[from Harry Druidale, Fisherman ..., 1898]
Now, Douglas in the centre of our land,
The best by far we have at our command.
The, second river in importance in the Isle of Man is the Douglas river, which is formed by the confluence of the rivers Dhoo and Glass. The junction of the two rivers is about three-quarters of a mile from Douglas. The name Dhoo signifies the black river, and the Glass the white river. Almost the whole of the Douglas river, or at any rate the part of it which flows through the Nunnery estate, is the property of Sir J. S. Goldie-Taubman, the Speaker of the House of Keys, and is strictly preserved; and the portion of the Dhoo which passes through the Kirby estate is preserved by Sir W. L. Drinkwater, Her Majesty's First Deemster.
The Dhoo takes its rise'in the neighbourhood of Crosby, a pretty village near the rocky slopes of Greeba, about four miles from Douglas, for which distance it is fishable. It passes through a low flat plain, and is consequently somewhat sluggish. It receives tributaries from Greeba and from the somewhat elevated land on the contrary side of the plain.
The trout in the Dhoo are dark coloured, and not nearly so handsome as those in the Glass, and this is accounted for by the peaty nature of the soil through which the Dhoo flows, and from the bogs wherein it rises. In order to fish the Dhoo, the angler should commence at Braddan Bridge and fish up. Between the bridge and the Union Mills there are some good streams and rather deep pools, and should the water be of fair volume, and the fish on, the sport will be good, and he will kill some good fish. There is a good chance of a few half-pound trout, and some chance of even larger fish.
The Union Mills are about a mile above Braddan Bridge. For a short distance above the Union Mills the river is not of much use, as most of the water is taken by the mill-race. Thence to beyond Crosby Station, about two miles, there is some good fishing when there is a good volume of water in the stream. It is advisable to fish with strong tackle, as the river Dhoo, unlike most other Manx streams, is very weedy, and the safest plan frequently is to yank the trout on to the bank at once. The banks of the stream are high in most places, so when the water is low it is difficult to keep out of sight of the trout. It is a much better stream for worm-fishing than for fly-fishing.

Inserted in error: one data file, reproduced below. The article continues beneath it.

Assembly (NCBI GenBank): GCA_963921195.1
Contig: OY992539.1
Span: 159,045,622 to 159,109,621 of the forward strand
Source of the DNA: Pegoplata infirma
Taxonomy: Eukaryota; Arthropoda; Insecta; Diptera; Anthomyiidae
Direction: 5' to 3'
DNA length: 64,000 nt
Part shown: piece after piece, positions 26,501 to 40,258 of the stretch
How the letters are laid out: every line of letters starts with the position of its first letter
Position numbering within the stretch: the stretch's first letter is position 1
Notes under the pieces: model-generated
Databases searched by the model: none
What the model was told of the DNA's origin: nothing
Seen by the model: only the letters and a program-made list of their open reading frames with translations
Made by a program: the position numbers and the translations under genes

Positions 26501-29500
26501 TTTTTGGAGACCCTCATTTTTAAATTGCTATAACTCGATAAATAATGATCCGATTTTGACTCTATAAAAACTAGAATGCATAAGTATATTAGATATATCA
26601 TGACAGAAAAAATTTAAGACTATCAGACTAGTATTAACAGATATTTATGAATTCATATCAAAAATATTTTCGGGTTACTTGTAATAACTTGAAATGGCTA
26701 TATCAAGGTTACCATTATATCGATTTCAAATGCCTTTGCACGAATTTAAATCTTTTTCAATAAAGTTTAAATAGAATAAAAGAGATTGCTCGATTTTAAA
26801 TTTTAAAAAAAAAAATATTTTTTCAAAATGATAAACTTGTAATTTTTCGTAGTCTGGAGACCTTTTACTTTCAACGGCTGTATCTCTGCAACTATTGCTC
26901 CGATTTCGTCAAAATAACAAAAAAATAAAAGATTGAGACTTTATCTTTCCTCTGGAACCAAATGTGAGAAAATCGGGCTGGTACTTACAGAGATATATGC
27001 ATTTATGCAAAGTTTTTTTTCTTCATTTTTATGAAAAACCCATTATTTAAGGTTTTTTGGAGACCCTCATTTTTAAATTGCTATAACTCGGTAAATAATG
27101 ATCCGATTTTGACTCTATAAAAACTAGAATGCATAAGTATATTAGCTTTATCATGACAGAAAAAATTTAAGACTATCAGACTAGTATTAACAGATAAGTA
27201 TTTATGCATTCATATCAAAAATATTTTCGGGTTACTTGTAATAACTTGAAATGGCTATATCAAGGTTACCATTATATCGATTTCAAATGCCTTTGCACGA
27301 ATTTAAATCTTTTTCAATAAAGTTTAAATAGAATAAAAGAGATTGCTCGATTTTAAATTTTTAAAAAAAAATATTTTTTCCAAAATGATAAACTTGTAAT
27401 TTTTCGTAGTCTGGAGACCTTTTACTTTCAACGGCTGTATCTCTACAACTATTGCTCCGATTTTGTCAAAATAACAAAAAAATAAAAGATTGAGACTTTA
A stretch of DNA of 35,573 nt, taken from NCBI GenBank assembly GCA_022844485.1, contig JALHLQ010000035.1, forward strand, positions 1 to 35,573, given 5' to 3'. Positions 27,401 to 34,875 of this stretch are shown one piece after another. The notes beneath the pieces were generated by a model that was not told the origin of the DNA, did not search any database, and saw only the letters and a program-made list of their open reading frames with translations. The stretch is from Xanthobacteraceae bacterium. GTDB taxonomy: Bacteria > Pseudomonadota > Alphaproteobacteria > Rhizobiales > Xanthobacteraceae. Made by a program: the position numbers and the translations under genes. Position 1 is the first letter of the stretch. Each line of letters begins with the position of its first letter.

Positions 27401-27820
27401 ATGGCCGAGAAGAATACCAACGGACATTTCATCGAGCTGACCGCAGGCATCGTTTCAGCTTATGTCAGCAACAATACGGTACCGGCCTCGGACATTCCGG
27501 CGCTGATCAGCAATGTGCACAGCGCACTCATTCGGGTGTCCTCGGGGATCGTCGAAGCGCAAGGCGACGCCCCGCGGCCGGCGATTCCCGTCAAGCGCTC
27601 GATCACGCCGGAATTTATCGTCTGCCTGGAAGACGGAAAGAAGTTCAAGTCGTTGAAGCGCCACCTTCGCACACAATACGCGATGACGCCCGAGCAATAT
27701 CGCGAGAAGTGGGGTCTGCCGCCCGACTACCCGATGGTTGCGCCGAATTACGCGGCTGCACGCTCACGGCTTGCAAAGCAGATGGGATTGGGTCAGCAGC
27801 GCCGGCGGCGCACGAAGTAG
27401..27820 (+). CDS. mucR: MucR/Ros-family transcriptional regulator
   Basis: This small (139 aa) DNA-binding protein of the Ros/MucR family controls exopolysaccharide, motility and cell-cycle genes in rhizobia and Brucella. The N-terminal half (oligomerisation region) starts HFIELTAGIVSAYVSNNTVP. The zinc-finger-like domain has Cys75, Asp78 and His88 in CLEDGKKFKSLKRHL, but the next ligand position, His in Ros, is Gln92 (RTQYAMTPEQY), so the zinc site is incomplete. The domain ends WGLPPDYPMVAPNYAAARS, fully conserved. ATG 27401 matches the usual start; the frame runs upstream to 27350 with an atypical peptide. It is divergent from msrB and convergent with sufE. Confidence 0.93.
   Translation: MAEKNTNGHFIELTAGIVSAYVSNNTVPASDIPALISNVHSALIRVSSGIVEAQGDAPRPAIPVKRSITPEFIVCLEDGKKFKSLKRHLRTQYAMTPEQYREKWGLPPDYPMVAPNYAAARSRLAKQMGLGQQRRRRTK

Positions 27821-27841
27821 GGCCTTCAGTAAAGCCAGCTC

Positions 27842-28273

I well remember the two best days I ever had in the Dhoo. It was about the end of August or the beginning of September 1872. The rainfall in that year was excessive-the wettest year which I ever recorded. On the first day, I commenced above Braddan Bridge about. half-past nine o'clock. The water was of fine volume, but quite clear. I fished with worm up to Union Mills until about twelve o'clock, when I went to Glenlough for lunch, at which time I had 25 trout.
About two o'clock I went out above Union Mills and fished until about half-past five, and creeled exactly 25 more, making 50 for the day. I remained all night at Glenlough.
On the following day, as I was going to return to Douglas, I commenced to fish on the Glenlough estate, and fished down to Braddan Bridge. In climbing up a rather high bank out of the river near the bridge, I fell backwards into the river with such a splash that my head even went under water, and I had to walk to Douglas in a miserable plight. On turning out my basket I counted exactly 50 trout, making 100 for the two days. For the Isle of Man, they were remarkably fine trout, many being herring -sized fish and several more than half a pound. I have never since fished the Dhoo under such favourable conditions. They were all caught with the worm.
We will now ramble up the river Glass. The Glass is in all respects different from the Dhoo. While the Dhoo has a narrow confined bed with high banks, very much resembling a big ditch, the Glass has a broad stony bed with plenty of shore when the water is low, and there are alternately high and low banks so that the angler can always fish from a low shore. It is much more easy to capture. trout in the Glass than in the Dhoo. From the confluence of the two rivers to the junction of the East and West Baldwin Streams the Glass is much diverted by mill-dams, the consequence being that much of the bed of the river is in dry seasons almost dried up, therefore the nature of the fishing is not generally so good as it is above the junction.